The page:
2016-03-24 / Around Town

‘Any Time is the Right Time to Do This Play’

By James Merolla

Co-directors Laurette Mathers and Mary Wright, left, listen to lines during a recent rehearsal. (Photo by James Merolla) Co-directors Laurette Mathers and Mary Wright, left, listen to lines during a recent rehearsal. (Photo by James Merolla) “A rat slept in my shoe … transport into the new ghetto, into the unknown. 1,500 children will arrive tonight. They are from Poland … None of the children can speak Czech. We don’t know if they are Jewish or Polish or what? They look awful … they all have tiny faces and old bodies … they all have such frightened eyes …”

From a poetic heart of darkness, the Jamestown Community Theatre will present “I Never Saw Another Butterfly” by Celeste Raspanti, April 1-3. The play is based on Raspanti’s book by the same name, which is comprised of poems and drawings created by Jewish children between 1942 and 1945 while they were interned at Terezín.

Terezín was a “stopping-off place” as the Nazis transported thousands on their way to the gas chambers at Auschwitz. The play follows one of the few survivors of Terezín, a girl named Raja, and tells an “imaginative creation” of her story, based on those poems, diaries, and drawings that were found after the liberation.

“I am not yet finished with being a Jew! Today, they came to the school … they gave us one hour to clear away everything … one hour! They are relocating the boundaries, 12 blocks on either side … all the necessities of life are gone … all the simple pleasures of life.”

The play is searing theater, and not for everyone, but remains a dream work for co-director Mary Wright. In the decade that she has put on shows on Conanicut Island, she has always wanted to produce Raspanti’s work.

“You are representing a real person who lived and died,” Wright tells a group of eight child actors of the gravity of their characters’ lives. Wright will also perform in the powerful family scenes as Raja’s mother.

“Butterflies don’t live in the ghetto … but while we live, we are together …”

Gulag images are sprinkled with poetry in counterpoint.

“I’d like to go home again … everything is so strange here … we are not allowed to leave the barracks … we sleep in bunks … the garrets scream with light for long, long hours …”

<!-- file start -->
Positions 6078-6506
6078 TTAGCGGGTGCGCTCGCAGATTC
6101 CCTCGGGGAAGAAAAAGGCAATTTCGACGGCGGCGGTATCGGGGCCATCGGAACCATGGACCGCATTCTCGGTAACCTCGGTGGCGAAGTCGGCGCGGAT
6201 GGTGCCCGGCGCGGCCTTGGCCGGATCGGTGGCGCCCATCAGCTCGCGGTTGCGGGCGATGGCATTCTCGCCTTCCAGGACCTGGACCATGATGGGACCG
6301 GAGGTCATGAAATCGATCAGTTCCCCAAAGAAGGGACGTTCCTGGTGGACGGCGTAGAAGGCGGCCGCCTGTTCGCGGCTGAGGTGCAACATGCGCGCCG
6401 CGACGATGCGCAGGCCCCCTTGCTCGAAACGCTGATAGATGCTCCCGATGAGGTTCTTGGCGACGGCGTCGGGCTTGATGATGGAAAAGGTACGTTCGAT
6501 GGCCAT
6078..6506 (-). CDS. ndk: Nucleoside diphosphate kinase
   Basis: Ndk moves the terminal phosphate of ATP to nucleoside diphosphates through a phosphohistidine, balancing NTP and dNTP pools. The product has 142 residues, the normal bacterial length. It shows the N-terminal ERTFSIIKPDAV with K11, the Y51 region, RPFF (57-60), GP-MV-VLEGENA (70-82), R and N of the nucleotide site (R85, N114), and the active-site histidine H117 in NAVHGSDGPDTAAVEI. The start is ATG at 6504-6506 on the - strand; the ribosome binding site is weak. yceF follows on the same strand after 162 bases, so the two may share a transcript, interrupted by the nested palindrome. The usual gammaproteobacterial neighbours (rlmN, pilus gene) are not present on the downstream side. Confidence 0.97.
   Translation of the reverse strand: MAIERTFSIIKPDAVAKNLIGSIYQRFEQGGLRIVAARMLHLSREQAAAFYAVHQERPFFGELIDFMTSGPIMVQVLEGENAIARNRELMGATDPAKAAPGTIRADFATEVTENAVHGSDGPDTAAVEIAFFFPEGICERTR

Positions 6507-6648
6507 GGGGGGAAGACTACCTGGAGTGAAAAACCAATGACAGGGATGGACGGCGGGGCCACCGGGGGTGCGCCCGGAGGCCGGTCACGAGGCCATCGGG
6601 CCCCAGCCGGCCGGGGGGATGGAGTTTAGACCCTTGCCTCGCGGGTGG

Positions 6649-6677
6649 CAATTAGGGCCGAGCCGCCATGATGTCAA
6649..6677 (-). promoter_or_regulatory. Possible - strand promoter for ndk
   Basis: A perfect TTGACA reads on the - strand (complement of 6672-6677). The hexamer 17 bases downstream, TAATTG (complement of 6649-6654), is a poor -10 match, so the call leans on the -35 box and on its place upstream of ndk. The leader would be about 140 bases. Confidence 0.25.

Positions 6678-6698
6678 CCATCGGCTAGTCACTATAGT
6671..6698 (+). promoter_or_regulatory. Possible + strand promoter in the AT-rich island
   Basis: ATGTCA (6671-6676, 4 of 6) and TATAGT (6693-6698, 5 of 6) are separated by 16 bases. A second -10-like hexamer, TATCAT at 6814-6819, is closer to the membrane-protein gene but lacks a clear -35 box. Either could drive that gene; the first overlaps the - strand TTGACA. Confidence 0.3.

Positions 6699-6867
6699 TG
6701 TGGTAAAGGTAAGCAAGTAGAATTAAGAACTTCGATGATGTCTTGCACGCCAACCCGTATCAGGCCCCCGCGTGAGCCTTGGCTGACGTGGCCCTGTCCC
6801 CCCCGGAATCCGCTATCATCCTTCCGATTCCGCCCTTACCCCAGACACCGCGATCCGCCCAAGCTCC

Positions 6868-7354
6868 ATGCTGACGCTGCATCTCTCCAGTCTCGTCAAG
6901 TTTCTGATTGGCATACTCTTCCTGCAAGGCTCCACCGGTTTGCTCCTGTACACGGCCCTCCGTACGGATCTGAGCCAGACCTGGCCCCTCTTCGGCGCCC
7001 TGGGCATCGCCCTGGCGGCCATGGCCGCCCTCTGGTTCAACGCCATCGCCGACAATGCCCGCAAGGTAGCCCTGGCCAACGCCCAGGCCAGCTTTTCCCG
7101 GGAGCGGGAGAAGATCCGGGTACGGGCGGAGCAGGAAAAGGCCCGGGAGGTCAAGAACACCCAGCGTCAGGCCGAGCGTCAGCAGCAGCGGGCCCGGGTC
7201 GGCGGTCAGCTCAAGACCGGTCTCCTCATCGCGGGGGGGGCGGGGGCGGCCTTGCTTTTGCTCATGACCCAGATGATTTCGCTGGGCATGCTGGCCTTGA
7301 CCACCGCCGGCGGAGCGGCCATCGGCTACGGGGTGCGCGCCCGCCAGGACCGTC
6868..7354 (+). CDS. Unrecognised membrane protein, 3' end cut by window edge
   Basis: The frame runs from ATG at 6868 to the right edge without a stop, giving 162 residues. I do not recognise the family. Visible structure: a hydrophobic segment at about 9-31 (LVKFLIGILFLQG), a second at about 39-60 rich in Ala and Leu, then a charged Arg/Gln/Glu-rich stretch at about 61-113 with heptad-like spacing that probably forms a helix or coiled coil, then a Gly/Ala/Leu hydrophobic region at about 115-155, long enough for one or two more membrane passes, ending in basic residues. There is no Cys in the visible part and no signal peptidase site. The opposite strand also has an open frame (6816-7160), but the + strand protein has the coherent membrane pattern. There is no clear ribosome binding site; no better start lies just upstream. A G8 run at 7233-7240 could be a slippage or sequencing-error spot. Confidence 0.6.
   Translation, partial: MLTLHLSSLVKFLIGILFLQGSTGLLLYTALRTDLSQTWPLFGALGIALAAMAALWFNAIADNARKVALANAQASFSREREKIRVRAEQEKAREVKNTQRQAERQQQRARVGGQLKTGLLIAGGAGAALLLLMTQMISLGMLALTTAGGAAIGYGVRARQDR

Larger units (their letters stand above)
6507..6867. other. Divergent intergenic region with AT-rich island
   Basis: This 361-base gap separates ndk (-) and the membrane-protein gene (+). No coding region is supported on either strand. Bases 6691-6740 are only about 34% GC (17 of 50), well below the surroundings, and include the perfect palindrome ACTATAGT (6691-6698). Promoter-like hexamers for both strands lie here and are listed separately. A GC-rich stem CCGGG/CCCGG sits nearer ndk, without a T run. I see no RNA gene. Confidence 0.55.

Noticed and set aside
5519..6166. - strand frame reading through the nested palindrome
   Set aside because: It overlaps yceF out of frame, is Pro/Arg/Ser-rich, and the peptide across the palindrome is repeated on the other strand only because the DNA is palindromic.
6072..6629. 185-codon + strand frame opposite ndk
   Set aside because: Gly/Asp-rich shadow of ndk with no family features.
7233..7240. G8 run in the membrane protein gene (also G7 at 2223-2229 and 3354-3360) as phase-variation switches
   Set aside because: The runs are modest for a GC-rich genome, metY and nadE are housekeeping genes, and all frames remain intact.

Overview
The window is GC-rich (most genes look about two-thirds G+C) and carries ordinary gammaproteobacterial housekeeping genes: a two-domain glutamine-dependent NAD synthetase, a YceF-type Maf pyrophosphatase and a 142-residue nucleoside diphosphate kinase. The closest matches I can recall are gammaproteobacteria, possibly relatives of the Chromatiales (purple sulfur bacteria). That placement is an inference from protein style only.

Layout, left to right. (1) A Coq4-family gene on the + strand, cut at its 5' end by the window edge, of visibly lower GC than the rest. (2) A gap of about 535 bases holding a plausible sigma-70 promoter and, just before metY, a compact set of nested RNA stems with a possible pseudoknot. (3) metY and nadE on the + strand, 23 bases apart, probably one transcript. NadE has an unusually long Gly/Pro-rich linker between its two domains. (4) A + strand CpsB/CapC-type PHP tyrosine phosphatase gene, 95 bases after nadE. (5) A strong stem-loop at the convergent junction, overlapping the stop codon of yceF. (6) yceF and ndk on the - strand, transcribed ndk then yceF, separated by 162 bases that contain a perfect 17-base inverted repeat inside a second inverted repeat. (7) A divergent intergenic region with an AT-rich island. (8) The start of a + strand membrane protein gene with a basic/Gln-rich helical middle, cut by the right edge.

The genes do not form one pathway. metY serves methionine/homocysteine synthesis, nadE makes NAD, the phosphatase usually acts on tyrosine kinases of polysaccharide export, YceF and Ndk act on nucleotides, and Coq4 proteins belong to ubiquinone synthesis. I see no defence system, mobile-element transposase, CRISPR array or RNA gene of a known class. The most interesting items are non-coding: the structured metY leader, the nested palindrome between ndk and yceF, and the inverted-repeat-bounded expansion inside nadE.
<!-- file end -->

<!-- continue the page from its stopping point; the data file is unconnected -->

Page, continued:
“Closer, get closer. Don’t forget you are on a train,” Wright tells her young actors in imagining cramped quarters.

“I have loved this play ever since I saw excerpts from it over a decade ago,” Wright says. “It is a gem that in its brevity demonstrates so much sensitivity, honesty, and depth of emotion. It is important for all ages today to view what was real, and not what some are now trying to declare as much less than it was.”

Wright adds that “computer games that are easily available show war games and murder at the press of a key. Children score points for murder.

“Hey, turn on the TV, watch a debate; see grown-ups humiliating one another or a rally that expresses hatred. I think any time is the right time to do this play. Empathy seems to be missing a lot. There’s too much lashing out and fighting rather than understanding.”

Wright and co-director Laurette Mathers, who also plays the adult Raja, hopes audiences will leave thinking this is not fiction. It was, and in some countries, still is, reality. “I hope a lot of questions come up. I hope families have discussions,” says Wright.

The directors have had such discussions at each rehearsal with the actors. Adults and kids have together talked about the history of the period and the children know they are recreating real events.

“I don’t think anyone can really relate to the atrocities unless they were there, but at least an idea has been placed in the children’s minds that humans can be brutal under sinister circumstances,” says Wright. “Actually, I have never before worked with children who have become so patient and understanding during rehearsals. I wonder if the tone of the play has created this mood.”

TO GO

“I Never Saw Another Butterfly” WHEN: Friday and Saturday, April 1&2 at 7 p.m., and Sunday, April 3 at 3 p.m. WHERE: Jamestown Arts Center TICKETS: $12 at the door

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